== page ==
We Tried It

My First-Ever Facial Involved Sound Waves and Electrical Currents

The results were almost unbelievable.

By: Jodi Taylor

As a woman in her mid-twenties (who works as an editor nonetheless), I’m ashamed to admit that I have never visited a dermatologist. To be honest, I never found the need to because I used to have really easy, low-maintenance skin. Key words there? Used to. In the past year my skin has gone from 0 to 100 real quick, in the worst way possible, and I am now finding myself willing to try anything and everything to get it back on track, which is exactly how I found myself seated in a plush white leather chair at Toronto’s new Skin Health Clinic—the same location as Reviv Wellness Clinic (they are run by the same people), where I tried my first-ever vitamin IV fusion—remember that? This time I was in for a DF Vitamin Infusion face mask (clearly I have a thing for vitamins).

To start, my face was cleansed of all makeup, a white headband was wrapped around my head and a towel put across my chest in case of any spills. We started with Environ’s Cool Peel, said to be more precise and more safe than a standard peel, with no downtime. The peel was applied by way of a small brush (similar to a paintbrush) and felt phenomenal—a little cold, and very refreshing. I lay in bliss with this on for about five minutes before having it removed with a toner. Then it was time to get down to business.

The DF Vitamin Infusion mask uses low-frequency sound waves and electrical currents to penetrate the skin, and although this sounds pretty damn crazy, it wasn’t at all intimidating. My Skin Coach and Registered Nurse, Melissa Munro, explained every single step in full detail, making sure I was comfortable with the process (especially seeing as how I was a facial virgin). She started by asking if I was okay to have both my eyes and lips covered with the mask as I wouldn’t be able to move for the 15 minutes that it was on—I’m not one to be claustrophobic, so I decided to just go for it.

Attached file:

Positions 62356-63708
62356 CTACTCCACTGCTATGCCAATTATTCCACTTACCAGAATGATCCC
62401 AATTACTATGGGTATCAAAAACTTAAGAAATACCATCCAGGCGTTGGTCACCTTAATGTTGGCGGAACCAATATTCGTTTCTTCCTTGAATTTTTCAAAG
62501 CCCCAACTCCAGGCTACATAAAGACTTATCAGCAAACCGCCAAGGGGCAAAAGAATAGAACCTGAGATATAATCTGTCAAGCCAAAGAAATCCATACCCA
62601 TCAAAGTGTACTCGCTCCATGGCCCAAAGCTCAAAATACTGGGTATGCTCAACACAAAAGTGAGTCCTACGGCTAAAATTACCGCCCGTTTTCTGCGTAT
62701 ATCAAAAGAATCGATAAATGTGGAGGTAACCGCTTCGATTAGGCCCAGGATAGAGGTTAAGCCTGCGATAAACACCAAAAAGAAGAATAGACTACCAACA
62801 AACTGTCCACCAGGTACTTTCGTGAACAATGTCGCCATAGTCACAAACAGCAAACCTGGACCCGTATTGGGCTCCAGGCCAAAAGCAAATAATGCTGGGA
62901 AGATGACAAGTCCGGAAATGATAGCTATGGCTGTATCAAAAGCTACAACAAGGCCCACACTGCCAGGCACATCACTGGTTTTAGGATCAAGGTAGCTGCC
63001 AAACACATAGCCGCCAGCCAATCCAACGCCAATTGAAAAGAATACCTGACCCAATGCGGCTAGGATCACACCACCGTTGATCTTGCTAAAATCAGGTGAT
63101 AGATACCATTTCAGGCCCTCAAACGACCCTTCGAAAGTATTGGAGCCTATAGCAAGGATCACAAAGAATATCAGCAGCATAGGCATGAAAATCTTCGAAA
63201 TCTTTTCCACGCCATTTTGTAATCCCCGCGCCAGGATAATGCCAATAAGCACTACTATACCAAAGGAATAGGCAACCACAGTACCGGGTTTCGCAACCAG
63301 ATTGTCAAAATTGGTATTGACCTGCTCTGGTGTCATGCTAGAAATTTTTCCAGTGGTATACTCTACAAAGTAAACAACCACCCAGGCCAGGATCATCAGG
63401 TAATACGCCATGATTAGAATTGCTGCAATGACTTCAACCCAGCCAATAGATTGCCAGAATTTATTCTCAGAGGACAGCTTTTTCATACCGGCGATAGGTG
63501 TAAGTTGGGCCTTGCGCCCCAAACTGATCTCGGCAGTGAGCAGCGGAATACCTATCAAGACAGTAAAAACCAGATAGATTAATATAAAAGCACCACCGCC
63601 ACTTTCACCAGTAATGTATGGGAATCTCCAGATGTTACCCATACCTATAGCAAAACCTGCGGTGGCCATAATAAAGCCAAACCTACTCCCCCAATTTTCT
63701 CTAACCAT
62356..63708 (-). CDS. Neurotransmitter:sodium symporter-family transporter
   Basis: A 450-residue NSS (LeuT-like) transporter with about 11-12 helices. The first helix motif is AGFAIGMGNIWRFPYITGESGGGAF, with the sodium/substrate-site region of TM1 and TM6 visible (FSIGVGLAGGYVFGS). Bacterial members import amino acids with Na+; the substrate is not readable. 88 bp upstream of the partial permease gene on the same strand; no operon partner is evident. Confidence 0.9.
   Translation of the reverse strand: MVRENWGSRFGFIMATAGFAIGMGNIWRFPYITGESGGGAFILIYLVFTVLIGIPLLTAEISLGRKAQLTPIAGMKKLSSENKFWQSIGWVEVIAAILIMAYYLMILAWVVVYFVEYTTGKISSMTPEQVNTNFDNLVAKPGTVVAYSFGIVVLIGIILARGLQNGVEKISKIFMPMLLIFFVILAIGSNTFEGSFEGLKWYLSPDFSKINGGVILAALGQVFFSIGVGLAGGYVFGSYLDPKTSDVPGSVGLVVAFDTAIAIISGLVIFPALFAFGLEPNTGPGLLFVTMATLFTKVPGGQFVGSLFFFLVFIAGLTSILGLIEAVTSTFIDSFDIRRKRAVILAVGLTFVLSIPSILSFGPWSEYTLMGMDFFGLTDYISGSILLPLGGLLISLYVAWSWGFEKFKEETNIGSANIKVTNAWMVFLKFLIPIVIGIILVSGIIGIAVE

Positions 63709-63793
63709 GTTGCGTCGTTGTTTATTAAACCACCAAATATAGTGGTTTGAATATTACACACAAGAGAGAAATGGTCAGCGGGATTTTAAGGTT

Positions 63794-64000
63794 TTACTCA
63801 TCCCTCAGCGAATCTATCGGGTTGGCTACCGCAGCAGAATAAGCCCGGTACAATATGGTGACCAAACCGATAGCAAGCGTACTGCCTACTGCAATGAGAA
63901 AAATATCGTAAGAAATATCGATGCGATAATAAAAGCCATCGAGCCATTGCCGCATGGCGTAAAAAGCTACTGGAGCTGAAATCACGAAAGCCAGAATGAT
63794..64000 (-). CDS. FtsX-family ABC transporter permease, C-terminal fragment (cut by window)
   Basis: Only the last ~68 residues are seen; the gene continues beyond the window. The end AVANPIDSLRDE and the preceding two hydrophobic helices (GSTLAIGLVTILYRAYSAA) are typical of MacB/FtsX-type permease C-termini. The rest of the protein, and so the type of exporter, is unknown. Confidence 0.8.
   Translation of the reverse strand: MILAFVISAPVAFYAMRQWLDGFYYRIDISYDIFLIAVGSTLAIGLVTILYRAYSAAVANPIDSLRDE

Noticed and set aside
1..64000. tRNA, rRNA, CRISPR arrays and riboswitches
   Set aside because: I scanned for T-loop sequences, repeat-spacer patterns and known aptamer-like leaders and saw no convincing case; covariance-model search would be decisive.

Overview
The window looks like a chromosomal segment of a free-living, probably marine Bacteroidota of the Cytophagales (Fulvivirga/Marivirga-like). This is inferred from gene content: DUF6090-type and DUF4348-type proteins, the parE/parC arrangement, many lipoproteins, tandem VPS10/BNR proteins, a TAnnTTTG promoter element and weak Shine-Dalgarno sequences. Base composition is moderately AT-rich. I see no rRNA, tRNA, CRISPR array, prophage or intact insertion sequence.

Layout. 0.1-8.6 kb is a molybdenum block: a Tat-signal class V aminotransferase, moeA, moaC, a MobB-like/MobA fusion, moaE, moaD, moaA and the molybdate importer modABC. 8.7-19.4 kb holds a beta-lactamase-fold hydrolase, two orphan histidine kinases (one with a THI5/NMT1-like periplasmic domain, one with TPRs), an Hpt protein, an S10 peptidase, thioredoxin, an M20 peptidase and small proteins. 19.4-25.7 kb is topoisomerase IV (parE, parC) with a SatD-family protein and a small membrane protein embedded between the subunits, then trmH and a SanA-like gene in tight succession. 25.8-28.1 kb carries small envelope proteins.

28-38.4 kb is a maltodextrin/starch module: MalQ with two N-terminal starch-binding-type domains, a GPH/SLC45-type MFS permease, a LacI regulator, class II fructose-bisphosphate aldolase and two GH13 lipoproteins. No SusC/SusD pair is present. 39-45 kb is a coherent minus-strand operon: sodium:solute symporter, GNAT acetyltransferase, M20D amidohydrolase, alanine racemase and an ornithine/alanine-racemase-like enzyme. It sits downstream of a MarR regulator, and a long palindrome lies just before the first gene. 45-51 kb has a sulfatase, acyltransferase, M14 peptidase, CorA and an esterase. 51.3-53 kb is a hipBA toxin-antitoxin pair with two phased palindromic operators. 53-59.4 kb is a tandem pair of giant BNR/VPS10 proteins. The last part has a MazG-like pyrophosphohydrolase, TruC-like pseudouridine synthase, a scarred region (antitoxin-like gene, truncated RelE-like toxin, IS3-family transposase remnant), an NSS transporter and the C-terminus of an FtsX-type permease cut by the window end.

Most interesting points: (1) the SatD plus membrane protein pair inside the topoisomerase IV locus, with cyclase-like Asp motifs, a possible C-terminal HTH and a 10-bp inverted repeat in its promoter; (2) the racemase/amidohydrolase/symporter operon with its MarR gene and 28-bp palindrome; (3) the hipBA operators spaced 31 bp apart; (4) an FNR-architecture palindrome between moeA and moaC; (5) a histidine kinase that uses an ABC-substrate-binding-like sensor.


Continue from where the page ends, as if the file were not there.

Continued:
Prior to the actual masking, she painted Environ’s vitamin A and C serum on my face to hydrate my skin, balance out my uneven skin tone, and repair sun damage. Following that, she applied the Alginate masque, about one centimeter thick. It’s said to soothe your skin and normalize pH levels, and is a combination of Algin, fresh water algae extracts, and trace minerals. Small wires were then connected to the edge of the mask and I placed my hand on top of a jelly substance—all of this being connected to the Environ lonzyme DF Machine, which is what delivers the sound waves and electrical current. The sound waves (sonophoresis) create cavitation of the skin cell membrane, which increases the penetration of the active ingredients in the mask, and the electrical current (pulsed iontophoresis) “deliver active molecules deeper into the skin through the continuous breaking and re-associating of positive and negative ions.” Seems like a whole lot of science for a facial, but I promise you hardly notice anything besides a slight hum through your body and an occasional dim flash of light, which is all normal. The hardest part for me was lying there for 15 minutes without opening my eyes or mouth, but I got through it.

Fifteen minutes later I was being disconnected from the machine and the mask was peeled off my face, all in one motion. My skin was slightly irritated in the areas that I had a few pimples (which I was told was normal), but besides that, the rest of my face looked plump and hydrated. The following morning all signs of irritation were gone and I had a slight glow to my skin. Any bit of dryness I had been experiencing 24 hours earlier was completely gone—it looked like I had been on a tropical vacation. Trying to get glow-y skin is an addiction of mine, so this facial is something of a dream come true. Easy, painless, and quick. I can definitely foresee myself going back for a second treatment at some point, and am almost mad at myself for waiting this long to begin with.

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